Fr.: étoile multiple
multiple star system
Fr.: système multiple
A stellar system composed of several stars bound together by gravitational attraction and revolving around a common center of mass.
Fr.: système multiple
A group of spectral lines arising from transitions having a common lower energy level.
From → multi- + -plet on the model of triplet.
Bastâyé, from bastâ-→ multi- + euphonic -yé, from -é nuance suffix.
A number to be multiplied by another.
From L. multiplicandum, from multiplicandus "to be multiplied," gerundive of multiplicare, → multiply.
Bastâšow, literally "that undergoes multiplication," from bastâ, → multiple, + šow, present stem and agent noun of šodan "to become, to be, to be doing, to go, to pass," from Mid.Pers. šudan, šaw- "to go;" Av. šiyav-, š(ii)auu- "to move, go," šiyavati "goes," šyaoθna- "activity; action; doing, working;" O.Pers. šiyav- "to go forth, set," ašiyavam "I set forth;" cf. Skt. cyu- "to move to and fro, shake about; to stir," cyávate "stirs himself, goes;" Gk. kinein "to move;" Goth. haitan "call, be called;" O.E. hatan "command, call;" PIE base *kei- "to move to and fro."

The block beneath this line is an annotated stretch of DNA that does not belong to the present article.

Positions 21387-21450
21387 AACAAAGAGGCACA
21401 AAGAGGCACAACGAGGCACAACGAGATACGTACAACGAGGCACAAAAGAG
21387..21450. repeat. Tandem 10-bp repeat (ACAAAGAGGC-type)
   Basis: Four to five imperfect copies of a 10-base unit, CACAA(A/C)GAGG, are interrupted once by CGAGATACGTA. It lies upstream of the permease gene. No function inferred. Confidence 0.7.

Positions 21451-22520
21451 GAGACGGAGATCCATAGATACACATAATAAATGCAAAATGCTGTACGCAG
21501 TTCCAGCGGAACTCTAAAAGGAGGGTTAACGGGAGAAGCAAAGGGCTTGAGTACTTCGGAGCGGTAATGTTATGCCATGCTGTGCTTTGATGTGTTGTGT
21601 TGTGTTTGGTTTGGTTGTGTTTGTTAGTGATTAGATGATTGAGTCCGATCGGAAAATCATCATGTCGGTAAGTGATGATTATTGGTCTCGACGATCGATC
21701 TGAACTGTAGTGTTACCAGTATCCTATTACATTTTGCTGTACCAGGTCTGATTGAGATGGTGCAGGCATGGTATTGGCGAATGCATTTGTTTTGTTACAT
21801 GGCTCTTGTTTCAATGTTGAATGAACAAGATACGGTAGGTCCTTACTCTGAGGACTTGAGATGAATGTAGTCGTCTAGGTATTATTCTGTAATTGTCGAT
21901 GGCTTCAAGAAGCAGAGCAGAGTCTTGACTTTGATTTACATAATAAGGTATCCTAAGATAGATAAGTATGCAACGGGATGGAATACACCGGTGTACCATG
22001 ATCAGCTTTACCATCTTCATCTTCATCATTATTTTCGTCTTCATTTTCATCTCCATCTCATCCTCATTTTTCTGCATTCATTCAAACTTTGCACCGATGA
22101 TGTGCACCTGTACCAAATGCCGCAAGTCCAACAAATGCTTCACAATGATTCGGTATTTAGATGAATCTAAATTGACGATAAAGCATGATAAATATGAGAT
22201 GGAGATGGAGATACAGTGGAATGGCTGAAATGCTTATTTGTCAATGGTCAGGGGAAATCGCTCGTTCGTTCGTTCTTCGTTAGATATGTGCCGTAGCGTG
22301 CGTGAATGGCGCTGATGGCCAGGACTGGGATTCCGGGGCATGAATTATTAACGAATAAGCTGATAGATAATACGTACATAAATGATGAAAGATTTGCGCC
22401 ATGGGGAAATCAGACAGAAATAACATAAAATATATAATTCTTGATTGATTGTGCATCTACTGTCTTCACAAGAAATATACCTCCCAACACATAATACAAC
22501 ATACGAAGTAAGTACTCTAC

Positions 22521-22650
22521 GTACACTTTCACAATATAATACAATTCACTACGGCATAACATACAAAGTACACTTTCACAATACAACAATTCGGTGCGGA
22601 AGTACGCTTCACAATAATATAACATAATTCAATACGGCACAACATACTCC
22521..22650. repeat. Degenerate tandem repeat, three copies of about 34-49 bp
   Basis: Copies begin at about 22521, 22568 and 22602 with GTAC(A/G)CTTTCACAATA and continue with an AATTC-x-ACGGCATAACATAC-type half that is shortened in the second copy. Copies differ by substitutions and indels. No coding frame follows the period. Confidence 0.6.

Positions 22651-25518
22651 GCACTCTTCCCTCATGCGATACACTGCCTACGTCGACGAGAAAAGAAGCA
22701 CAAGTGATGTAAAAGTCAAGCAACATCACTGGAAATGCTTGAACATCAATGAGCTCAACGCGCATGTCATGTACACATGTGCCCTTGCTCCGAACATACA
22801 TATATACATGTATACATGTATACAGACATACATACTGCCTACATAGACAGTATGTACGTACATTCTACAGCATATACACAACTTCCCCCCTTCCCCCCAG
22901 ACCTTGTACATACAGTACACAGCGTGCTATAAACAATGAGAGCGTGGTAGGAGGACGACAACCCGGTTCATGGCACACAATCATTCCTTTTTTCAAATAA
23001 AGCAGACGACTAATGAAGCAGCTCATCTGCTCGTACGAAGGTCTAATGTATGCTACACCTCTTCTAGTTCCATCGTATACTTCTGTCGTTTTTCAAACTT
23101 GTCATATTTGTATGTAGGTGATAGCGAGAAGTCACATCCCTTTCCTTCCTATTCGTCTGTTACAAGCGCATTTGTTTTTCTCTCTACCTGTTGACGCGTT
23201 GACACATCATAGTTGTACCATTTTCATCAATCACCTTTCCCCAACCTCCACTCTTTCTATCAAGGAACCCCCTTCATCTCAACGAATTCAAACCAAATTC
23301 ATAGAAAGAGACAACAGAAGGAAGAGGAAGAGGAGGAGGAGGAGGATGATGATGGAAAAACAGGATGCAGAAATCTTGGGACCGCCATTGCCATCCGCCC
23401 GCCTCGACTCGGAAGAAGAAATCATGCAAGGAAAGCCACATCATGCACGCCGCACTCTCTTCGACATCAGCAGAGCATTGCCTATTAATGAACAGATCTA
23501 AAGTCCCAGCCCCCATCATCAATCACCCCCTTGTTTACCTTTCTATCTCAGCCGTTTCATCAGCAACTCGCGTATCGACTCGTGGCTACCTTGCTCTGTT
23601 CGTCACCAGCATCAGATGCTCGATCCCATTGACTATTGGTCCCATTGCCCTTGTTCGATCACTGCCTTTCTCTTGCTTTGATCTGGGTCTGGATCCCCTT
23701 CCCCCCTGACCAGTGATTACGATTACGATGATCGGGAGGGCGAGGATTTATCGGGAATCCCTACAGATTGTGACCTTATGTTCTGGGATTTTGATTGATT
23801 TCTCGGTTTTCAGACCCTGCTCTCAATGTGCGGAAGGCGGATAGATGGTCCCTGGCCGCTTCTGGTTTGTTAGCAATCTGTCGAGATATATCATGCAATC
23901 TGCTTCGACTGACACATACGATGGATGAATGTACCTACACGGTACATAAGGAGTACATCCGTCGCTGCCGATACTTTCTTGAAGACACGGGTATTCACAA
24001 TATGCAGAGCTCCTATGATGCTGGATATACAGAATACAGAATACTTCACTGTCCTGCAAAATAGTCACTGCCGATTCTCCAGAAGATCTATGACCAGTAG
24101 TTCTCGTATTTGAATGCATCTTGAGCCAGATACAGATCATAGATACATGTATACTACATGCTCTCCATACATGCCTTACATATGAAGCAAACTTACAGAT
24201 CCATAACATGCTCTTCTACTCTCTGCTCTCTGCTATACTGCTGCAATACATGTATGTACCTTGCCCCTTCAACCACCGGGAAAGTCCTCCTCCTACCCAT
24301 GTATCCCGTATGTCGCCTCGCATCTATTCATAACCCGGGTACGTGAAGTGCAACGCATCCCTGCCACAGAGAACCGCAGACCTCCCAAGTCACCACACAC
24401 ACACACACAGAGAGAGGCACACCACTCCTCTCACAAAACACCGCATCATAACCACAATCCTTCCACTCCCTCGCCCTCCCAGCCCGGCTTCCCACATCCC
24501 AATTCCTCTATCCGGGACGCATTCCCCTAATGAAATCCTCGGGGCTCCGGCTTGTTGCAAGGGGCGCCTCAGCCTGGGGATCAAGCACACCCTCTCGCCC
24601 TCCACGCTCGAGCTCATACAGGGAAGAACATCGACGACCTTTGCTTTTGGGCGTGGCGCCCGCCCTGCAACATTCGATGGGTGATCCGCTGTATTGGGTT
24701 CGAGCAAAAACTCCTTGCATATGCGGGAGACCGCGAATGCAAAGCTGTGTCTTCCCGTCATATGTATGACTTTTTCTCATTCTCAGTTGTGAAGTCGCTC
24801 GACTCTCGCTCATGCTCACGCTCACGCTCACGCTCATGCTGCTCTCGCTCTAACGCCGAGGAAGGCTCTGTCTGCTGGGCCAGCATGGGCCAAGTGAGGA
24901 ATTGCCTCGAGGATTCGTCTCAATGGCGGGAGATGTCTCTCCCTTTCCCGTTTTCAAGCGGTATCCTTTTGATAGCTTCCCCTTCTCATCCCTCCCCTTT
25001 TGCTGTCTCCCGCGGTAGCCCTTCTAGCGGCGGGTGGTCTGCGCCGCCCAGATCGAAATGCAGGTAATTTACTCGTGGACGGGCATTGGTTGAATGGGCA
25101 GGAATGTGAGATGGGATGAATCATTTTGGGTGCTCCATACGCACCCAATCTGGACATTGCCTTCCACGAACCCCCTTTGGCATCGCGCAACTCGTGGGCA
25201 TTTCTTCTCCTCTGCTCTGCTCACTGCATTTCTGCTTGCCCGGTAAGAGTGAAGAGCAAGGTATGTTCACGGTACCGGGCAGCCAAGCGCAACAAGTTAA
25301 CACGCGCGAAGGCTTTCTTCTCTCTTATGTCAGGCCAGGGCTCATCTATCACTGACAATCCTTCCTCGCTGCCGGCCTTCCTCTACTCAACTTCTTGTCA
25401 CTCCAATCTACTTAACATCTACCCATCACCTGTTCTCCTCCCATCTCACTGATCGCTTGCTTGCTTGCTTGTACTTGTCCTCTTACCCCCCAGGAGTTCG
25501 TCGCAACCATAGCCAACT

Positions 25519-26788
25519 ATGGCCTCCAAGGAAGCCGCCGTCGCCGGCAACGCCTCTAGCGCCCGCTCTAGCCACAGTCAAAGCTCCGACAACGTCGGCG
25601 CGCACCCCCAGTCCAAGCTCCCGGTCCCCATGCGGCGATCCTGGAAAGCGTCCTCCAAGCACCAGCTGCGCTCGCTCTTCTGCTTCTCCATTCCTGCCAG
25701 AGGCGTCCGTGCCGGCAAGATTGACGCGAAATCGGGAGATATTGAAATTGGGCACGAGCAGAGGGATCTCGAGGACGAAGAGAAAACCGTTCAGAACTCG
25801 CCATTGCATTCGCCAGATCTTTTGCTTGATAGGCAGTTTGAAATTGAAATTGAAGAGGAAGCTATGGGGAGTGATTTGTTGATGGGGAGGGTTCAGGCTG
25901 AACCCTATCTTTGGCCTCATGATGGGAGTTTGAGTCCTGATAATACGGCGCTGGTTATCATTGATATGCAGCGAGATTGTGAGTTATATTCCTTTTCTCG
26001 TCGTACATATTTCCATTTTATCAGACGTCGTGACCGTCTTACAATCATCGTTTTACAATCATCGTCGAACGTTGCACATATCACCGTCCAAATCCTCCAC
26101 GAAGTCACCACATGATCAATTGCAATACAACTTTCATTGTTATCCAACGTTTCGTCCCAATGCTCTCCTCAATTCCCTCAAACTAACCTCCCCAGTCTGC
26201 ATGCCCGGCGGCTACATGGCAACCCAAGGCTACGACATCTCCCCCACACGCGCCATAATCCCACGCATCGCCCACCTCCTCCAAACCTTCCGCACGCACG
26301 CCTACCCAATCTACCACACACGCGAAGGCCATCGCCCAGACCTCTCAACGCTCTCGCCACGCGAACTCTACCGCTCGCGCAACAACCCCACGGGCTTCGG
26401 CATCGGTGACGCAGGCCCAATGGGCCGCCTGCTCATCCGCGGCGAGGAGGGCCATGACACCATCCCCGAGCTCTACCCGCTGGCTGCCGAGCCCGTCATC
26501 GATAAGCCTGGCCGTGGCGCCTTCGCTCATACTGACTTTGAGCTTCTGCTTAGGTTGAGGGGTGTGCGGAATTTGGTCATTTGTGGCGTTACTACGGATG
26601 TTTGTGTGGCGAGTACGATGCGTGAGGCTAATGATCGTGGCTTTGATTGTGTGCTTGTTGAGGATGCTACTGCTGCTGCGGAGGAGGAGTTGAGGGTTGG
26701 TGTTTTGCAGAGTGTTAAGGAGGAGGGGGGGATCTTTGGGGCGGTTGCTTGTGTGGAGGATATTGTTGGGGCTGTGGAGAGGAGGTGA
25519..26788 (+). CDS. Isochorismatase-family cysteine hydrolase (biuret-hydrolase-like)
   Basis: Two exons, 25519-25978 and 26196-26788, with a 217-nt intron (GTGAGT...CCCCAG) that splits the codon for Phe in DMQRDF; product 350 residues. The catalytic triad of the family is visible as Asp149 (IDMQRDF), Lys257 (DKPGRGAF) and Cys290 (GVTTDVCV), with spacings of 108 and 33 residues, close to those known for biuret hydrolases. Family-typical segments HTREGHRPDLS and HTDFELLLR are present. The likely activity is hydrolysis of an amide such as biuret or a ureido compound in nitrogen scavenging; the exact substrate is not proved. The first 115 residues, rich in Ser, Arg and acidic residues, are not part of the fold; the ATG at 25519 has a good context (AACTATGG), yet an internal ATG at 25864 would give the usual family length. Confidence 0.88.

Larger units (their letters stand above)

In general, the process of repeatedly adding a quantity to itself a certain number of times, or any other process which has the same result.
Verbal noun of → multiply.
Fr.: croix de multiplication
The sign used to indicate multiplication, either a times sign (×), a centered dot (·), or an asterisk. The multiplication sign was introduced by William Oughtred in 1631.